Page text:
Pasture has the potential to provide
1. The horses nutrition
2. A Safe exercise area
Potentials rarely achieved, often neglected

All information given here is believed to be correct but the author cannot be responsible for any consequences of it's use.

Pasture Management

by Denis Lindsell
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Post and Rail Fences

Post and rail fences are usually constructed of timber but may be made from a plastic material.
Post and rail fencing is usually considered to be the safest fencing for horses, but surveys conducted by my students have shown it to be involved in a suprising number of injuries. These are usually where the fencing has not been in good condition, and damaged rails having sharp edges have been responsible. It should therefore be remembered that any type of fencing may be less safe if not maintained.

Timber Post and Rail Fencing

Typically consisting of 100 x 100mm posts either concreted into ground or simply with soil rammed hard around and at a spacing of half the length of the rail (this ensures that not all the rails are joined on every post, adding strength to the fence).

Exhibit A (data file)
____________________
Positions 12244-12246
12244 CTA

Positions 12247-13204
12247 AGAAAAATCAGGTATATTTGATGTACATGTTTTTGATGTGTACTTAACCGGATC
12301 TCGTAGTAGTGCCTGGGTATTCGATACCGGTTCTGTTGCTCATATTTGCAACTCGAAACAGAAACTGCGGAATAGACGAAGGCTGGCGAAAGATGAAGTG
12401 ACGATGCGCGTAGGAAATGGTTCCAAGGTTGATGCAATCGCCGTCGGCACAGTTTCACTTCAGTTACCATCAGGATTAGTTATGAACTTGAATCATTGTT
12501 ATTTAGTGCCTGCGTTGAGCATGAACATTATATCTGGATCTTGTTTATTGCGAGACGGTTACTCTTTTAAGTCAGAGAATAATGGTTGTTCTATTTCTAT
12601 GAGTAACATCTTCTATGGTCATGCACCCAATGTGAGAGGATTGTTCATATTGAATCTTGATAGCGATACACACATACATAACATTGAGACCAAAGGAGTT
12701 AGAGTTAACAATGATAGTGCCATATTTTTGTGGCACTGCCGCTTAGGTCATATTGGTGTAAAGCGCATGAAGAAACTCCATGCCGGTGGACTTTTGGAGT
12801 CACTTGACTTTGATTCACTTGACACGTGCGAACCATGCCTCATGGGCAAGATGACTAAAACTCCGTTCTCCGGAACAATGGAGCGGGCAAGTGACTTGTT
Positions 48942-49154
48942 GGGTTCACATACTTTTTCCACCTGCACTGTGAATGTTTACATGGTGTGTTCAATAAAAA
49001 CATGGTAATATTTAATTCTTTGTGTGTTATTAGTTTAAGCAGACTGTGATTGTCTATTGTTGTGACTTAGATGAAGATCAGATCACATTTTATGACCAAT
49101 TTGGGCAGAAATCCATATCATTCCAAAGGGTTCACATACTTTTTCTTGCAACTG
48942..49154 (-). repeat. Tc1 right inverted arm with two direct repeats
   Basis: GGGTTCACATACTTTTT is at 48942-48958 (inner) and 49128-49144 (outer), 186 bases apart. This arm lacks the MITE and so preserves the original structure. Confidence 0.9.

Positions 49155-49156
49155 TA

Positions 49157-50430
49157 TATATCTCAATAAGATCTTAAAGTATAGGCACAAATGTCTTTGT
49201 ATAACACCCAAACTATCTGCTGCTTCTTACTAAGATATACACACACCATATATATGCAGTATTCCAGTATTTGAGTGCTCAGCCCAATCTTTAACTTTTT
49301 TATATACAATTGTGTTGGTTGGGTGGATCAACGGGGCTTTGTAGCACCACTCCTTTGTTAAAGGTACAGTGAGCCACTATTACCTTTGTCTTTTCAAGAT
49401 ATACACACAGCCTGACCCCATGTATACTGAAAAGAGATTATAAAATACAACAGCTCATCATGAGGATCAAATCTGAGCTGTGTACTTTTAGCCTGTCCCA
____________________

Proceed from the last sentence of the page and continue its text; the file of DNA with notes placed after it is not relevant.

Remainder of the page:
The posts may be a different shape, giving a wider face onto which the rails may be nailed.
The rails typically measure 85 x 35mm and are nailed on the "stock side" of the post, ensuring that horses cannot simply push them off by leaning or rubbing against them.
Some fences are in use having only two rails but will be stronger with three of four rails and will be more stock proof, especially for younger animals.
The top rail should be sufficiently high to stop animals jumping out, and the lower rail should not be so low that a horse could get a foot trapped beneath.

Wooden Post and Rail fencing

Wooden post and rail fence diagram

"End on" view of Post and Rail fencing